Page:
Chateau Denmark, Denmark Street, London WC2H 8LS

The Portobello Hotel, London

If you’re looking to dip your toe into a history of rock ‘n’ roll but aren’t quite ready for full on Pete Doherty vibes, Notting Hill’s Portobello Hotel should be on your must-visit list.

The hotel’s well documented past includes tales of Kate Moss and Johnny Depp sharing a champagne bath together in room 16 and Alice Cooper keeping his pet snake there. Tina Turner was supposedly so taken with the hotel that she bought the house next door.

The Portobello has undergone a huge redesign and now boasts some of the most beautiful, grown-up interiors you’ll find in the capital.

Think less champagne baths, all-nighters and TVs out the window, more 21 bedrooms of individually designed gorgeous interiors, inspired by everything from Moroccan souks to sprawling country houses.

We’d quite happily move in in true rockstar style for the foreseeable.

Rooms from £150 per night.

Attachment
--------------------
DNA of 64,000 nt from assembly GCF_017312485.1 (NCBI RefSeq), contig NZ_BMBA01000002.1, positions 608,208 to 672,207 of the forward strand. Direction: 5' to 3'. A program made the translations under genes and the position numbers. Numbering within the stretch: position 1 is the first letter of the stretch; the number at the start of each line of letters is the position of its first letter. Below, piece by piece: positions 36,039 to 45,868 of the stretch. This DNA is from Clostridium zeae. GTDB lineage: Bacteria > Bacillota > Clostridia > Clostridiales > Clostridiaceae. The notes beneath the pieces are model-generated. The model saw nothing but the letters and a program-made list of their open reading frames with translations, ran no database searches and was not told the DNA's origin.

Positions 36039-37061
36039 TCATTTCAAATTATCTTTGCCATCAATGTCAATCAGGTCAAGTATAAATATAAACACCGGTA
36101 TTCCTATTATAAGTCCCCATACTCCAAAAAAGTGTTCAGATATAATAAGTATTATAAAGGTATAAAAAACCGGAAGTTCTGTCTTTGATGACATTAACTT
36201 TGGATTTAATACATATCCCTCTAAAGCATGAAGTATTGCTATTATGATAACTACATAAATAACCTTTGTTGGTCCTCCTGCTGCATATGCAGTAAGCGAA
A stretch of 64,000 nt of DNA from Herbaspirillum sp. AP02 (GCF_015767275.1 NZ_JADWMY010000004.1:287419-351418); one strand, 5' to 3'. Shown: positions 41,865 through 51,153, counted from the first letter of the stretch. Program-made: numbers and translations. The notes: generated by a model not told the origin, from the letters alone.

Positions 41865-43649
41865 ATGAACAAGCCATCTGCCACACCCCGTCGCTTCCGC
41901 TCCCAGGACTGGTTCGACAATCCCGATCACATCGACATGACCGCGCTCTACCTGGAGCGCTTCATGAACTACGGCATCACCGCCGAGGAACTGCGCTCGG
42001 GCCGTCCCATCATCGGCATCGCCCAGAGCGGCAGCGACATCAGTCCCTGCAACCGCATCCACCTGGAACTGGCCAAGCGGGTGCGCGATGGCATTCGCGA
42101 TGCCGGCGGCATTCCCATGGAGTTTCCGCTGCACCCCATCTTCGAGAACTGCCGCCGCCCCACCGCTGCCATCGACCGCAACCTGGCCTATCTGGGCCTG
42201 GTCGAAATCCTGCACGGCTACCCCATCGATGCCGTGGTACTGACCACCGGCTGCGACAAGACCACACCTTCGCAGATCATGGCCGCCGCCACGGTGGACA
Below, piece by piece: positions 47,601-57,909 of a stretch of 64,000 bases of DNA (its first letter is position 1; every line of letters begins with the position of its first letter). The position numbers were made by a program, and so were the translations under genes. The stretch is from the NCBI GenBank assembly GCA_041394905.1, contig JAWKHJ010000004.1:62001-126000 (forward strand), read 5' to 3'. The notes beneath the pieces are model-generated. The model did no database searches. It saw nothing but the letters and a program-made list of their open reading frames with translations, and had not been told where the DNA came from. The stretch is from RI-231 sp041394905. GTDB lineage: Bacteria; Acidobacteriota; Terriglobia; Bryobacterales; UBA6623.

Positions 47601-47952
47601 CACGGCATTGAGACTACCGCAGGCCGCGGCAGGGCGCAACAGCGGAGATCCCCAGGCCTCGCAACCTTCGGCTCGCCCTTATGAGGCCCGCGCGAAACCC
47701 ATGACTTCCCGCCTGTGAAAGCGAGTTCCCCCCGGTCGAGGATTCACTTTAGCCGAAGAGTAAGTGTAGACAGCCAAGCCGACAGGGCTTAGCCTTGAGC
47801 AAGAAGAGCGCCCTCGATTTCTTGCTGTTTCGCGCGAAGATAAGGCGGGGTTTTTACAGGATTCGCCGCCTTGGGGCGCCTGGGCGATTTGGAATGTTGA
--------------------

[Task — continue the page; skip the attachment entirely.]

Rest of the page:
The Portobello Hotel, 22 Stanley Gardens, Notting Hill, London W11 2NG

Hotel Café Royal, London

Bowie fans need to add Hotel Café Royal to their visit list, even if it’s just a drop-in for a drink at the hotel’s famous Ziggy Bar.

It was here that in 1973 David Bowie famously retired his alter ego, Ziggy Stardust and to celebrate, had a ‘Last Supper’ in the hotel’s bar with  other icons such as Mick Jagger, Lou Reed and many others.

The bar is now an ode to the famous musician, with iconic pictures donning the walls and a creative cocktail list inspired by the man himself.

But it wasn’t just rockstars that the magic of the hotel brought in, but many an A-lister, from Elizabeth Taylor and Richard Burton to Muhammad Ali and Brigitte Bardot.

In addition to Ziggy’s, which really is worth a visit even if you’re not bedding down for the night, the hotel has plenty going on, from the macaron-hued bedrooms and suites to its Cakes & Bubbles dessert restaurant, headed up by the ‘World’s Best Pastry Chef’, Albert Adrià.

It was here that David Bowie famously retired his alter ego, Ziggy Stardust.

Rooms from £395 per night.

Hotel Café Royal, 10 Air St, Soho, London W1B 4DY